As I said above, I had only one professional video light. I added one rim light, and because I didn't have another option, I used a desktop lamp. The professional light was a 1K through a circular diffuser attached on a stand. The desktop lamp was with a regular 60-watt light bulb. The diffuser was cutting about two stops of light and in order to make a pleasant looking lights ratio I put the desktop lamp quite close to my hands. The ratio between the key light and the rim light was about 1:1 or 1:1.5. As I was shooting with a DSLR, which had a very limited dynamic range when recording video, I kept the contrast of the scenes within the three-stop limit. The ratio between the lights and shadows was about 1:2. This means I should not have extreme contrast sets and as long as I keep it this way, the exposure will look good throughout the whole video without overblown areas or areas with no detail.

Soft light through a 110 cm circular diffuser.


Using a dedicated video tripod with a DSLR matters only if you move your camera. If all your compositions are locked, using a stills tripod won't make any difference. In this video the only camera movement I used was panning, and I tried to limit it as much as I could because it wasn't looking that good. My stills tripod was not meant to be used for video, the movement looked jumpy.

Voiceover and Descriptions

I didn't want any voiceover or text in the video except for the caption. Using the universal language of visuals I wanted to make it international as best as I could, foreseeing myself winning an international film festival award or at least a nomination for short of the week.


I already wrote an article that I didn't like Adobe's subscription model. I wasn't sure if I wanted to buy the expensive filmmaking software of theirs or use another application. I knew how to make a simple video in Photoshop because I have used it for some of my BTS videos. As a first project I decided to use it because I would only need a few cuts and a music track. I shot with a Cinestyle camera picture profile and I barely did any corrections in post other than contrast and saturation.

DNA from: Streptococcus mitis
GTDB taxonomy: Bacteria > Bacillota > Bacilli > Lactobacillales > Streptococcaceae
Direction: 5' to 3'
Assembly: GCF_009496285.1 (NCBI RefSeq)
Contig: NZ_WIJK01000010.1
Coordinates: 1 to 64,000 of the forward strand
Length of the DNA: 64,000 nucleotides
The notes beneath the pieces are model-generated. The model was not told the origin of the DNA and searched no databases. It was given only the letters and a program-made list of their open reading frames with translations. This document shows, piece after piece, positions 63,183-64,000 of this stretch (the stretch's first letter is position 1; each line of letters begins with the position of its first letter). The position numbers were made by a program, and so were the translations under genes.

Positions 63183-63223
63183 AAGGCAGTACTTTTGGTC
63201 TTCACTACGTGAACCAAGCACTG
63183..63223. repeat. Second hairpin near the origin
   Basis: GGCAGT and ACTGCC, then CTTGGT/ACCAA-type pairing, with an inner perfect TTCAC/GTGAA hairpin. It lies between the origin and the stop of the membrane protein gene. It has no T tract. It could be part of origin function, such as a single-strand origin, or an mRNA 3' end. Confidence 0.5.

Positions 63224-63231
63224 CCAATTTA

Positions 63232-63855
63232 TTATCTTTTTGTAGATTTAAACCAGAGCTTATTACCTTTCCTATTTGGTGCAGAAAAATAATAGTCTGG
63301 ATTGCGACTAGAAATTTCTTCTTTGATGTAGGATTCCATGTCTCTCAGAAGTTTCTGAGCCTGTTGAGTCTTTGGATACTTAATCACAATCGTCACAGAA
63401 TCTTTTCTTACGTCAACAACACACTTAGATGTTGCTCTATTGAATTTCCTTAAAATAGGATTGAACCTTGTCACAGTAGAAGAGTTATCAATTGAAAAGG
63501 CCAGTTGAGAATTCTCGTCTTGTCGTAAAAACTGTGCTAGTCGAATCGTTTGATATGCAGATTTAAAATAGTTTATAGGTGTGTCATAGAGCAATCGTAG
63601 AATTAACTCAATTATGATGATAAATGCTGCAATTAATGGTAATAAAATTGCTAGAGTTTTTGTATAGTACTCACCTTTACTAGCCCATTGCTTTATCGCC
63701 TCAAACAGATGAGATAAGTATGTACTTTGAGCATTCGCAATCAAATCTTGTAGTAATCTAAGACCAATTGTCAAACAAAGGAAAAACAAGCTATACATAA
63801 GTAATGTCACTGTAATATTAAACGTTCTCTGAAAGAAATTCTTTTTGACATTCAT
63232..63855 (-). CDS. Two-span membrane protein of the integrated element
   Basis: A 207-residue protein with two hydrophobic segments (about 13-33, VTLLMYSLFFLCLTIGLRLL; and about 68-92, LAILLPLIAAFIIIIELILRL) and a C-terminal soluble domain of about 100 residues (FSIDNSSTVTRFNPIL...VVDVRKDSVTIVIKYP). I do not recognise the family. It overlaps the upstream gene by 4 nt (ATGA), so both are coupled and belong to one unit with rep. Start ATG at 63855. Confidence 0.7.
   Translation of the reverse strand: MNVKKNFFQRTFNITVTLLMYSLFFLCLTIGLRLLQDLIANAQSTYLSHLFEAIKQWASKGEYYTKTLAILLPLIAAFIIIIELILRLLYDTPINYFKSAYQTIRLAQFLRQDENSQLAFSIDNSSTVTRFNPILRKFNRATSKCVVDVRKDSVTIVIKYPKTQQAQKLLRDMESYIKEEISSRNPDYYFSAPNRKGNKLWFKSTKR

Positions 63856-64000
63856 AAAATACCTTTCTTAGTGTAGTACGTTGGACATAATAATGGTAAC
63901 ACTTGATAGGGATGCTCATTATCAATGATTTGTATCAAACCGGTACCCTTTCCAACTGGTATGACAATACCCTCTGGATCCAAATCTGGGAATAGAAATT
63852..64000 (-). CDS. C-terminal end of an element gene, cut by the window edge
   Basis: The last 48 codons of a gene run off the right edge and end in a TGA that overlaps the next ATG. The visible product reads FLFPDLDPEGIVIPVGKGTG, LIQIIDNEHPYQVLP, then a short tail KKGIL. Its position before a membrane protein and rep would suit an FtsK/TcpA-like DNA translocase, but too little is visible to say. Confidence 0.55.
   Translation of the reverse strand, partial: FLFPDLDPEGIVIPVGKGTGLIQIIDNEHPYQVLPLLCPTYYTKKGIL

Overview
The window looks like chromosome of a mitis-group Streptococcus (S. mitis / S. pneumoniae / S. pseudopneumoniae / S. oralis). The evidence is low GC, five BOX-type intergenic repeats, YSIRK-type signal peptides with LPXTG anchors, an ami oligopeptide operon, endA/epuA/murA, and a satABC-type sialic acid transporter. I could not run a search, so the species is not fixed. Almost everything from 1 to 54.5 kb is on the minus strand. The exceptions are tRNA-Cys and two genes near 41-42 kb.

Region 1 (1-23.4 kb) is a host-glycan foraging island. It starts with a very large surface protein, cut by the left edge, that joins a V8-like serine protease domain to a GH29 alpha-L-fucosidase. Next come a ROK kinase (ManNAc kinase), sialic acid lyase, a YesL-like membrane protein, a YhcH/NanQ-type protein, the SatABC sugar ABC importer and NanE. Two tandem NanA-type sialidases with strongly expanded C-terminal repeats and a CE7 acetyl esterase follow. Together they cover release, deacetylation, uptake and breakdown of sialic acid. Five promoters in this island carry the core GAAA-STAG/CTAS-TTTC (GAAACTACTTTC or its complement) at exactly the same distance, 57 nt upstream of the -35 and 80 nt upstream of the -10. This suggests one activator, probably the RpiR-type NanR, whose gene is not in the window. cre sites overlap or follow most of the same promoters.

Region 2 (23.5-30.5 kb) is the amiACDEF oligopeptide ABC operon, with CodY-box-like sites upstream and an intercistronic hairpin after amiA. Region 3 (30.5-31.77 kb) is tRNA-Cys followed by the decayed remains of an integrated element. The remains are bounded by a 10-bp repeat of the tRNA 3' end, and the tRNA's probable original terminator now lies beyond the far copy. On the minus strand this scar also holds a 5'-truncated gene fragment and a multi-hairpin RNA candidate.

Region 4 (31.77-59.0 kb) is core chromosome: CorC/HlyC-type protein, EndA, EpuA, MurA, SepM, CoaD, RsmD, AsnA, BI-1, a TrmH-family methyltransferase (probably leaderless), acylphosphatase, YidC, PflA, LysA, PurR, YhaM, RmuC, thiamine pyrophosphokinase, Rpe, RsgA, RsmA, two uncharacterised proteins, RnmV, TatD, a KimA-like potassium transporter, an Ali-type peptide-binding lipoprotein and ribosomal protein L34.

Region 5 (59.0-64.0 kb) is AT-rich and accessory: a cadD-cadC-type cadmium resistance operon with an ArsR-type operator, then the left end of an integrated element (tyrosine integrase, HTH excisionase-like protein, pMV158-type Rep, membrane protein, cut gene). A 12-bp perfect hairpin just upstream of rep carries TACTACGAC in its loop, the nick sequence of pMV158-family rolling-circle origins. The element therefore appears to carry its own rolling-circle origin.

The Workflow of Shooting the Scenes

The video starts with a blue lit scene resembling moon light. This was the desktop lamp with a blue filter. When I flipped the switch on I actually turned the other video light on at the same time (took me several takes). As it was set at a higher output it overpowered the blue-gelled lamp.

The "room light" was a video light I turned on at the exact same moment I pressed the room light switch.

For smoother panning I used the camera strap to pull it sideways. Using my hands on the camera was not smooth enough.

For almost all of the scenes I tried to have two camera positions. Every take was like the following:

  1. Focus on an object where my hands will be.
  2. Press record.
  3. Run in front of the camera and start doing what it had to be done.
  4. Go back to the camera and stop recording.
  5. Review and evaluate the take. If it wasn't good, go to point 1 and repeat.

When working with exhaustible materials you have to have spare quantities of them because of the unsuccessful takes.


Although today I'm using other tools to do my films, I use the same principles for lighting, composition, and editing. Tools can make your work easier but they should not stop you from bringing your ideas to life. This was the best potato stew I've ever made. That was probably because I was so hungry waiting for six hours to cook and film it before being able to taste it.

Tihomir Lazarov's picture

Tihomir Lazarov is a commercial portrait photographer and filmmaker based in Sofia, Bulgaria. He is the best photographer and filmmaker in his house, and thinks the best tool of a visual artist is not in their gear bag but between their ears.

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Great stuff, I attempted to use photoshop to make just a simple gif and it was frustrating, ah video is such another world to me.

I did a second one too and then I decided I've had enough of using Photoshop for videos :)


I guess that's for my cooking skills. Thanks!